Forestry Statistics 2009 - UK Forests and Climate Change

Carbon sequestration

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In climate change reporting, removals to forestland, also called the forest sink, measures the net annual accumulation of carbon in forests by woody biomass, soils and litter.  The annual rate is reported to have peaked in 2004 at 16 million tonnes CO2 in total, of which 12 million tonnes CO2 was in living biomass, and is expected to fall steadily to 2020. Under the Kyoto protocol, additional woodland planted since 1990 contributes to the UK's carbon dioxide emissions target; this continues to increase as woodland continues to be planted.  Changes in the quantity of forest products from timber grown in the UK may also contribute to the carbon balance, but are not included in these reported figures.

Table 4.2 Net carbon dioxide removals attributed to UK forestry

Year

In living biomass

          Total

of which, due to land
afforested since 1990

million tonnes of carbon dioxide per year

1990

9.1

12.2

0.0

1995

10.5

13.7

0.3

2000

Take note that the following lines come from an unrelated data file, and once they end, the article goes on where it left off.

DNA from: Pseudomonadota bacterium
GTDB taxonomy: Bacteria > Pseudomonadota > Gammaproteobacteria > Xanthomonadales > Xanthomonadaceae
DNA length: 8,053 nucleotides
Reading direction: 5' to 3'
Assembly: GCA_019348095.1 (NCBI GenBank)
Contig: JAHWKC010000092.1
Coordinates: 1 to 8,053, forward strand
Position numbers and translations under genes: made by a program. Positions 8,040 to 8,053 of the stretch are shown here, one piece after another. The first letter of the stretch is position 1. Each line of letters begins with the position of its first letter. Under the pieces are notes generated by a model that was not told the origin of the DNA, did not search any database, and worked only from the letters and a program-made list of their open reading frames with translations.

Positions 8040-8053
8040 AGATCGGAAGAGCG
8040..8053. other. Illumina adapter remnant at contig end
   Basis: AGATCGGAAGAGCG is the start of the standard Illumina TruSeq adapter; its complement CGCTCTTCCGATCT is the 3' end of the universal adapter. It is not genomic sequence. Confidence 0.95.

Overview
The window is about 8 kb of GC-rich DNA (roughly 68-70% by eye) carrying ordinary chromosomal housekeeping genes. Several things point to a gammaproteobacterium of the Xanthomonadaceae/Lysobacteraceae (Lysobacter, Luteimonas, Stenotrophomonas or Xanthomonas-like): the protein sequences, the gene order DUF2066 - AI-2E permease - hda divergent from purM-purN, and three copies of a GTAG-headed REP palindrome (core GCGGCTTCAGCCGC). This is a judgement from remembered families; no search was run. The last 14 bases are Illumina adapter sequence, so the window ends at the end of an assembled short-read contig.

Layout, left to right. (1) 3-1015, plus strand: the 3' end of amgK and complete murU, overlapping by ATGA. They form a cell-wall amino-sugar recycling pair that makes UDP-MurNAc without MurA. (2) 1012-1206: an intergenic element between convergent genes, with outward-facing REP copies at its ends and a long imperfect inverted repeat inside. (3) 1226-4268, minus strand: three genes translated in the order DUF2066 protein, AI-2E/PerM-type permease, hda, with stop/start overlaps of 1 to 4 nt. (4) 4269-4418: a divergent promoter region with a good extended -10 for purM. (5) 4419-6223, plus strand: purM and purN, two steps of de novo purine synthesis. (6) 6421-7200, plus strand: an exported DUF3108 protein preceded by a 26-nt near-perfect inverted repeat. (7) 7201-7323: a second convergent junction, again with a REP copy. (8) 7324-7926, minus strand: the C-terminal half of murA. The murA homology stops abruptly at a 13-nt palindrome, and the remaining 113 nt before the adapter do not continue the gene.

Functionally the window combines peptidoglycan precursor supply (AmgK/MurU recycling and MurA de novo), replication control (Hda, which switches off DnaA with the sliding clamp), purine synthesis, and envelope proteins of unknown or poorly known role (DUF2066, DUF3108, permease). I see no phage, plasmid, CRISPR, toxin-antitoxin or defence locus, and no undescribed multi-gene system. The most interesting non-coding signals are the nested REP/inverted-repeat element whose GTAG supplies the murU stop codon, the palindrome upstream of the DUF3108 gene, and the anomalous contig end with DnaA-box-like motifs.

9.9

13.8

1.4

2005

12.1

15.7

2.3

2010

5.1

10.6

3.0

2015

2.2

7.6

3.4

2020

-0.5

4.7

4.1

Not National Statistics.

Source: Inventory and projections of UK emissions by sources and removal by sinks due to land use, land use change and forestry (CEH, 2009), contributing to 2007 UK Greenhouse Gas Emissions (Defra, January 2009).

Notes:

1. Net annual accumulation of carbon in forests by woody biomass, soils and litter. Includes losses due to forest wildfires. Excludes changes in UK harvested wood products.

2. Emissions and sequestration can be presented as tonnes carbon or tonnes carbon dioxide (CO2). To convert from tonnes CO2 to tonnes carbon multiply by 12/44.

3. Future predictions of carbon uptake assume that commercial conifer plantations will be replanted when felled, and that planting of new woodland will continue at the same rate as in 2007 (mid projection).

Figure 4.2 Net annual change in carbon (CO2 equivalent) 1 in UK woodlands

Figure 4.2 Net annual change in mass of carbon in United Kingdom woodlands

Not National Statistics.

Source: Inventory and projections of UK emissions by sources and removal by sinks due to land use, land use change and forestry (CEH, 2009), contributing to 2007 UK Greenhouse Gas Emissions (Defra, January 2009).

1. Net annual accumulation of carbon in living forest biomass only. Includes losses due to forest wildfires. Excludes changes in carbon in litter, soils and UK harvested wood products.

2. Emissions and sequestration can be presented as tonnes carbon or tonnes carbon dioxide (CO2). To convert from tonnes CO2 to tonnes carbon multiply by 12/44.

3. Future predictions of carbon uptake assume that commercial conifer plantations will be replanted when felled, and that planting of new woodland will continue at the same rate as in 2007 (mid projection).

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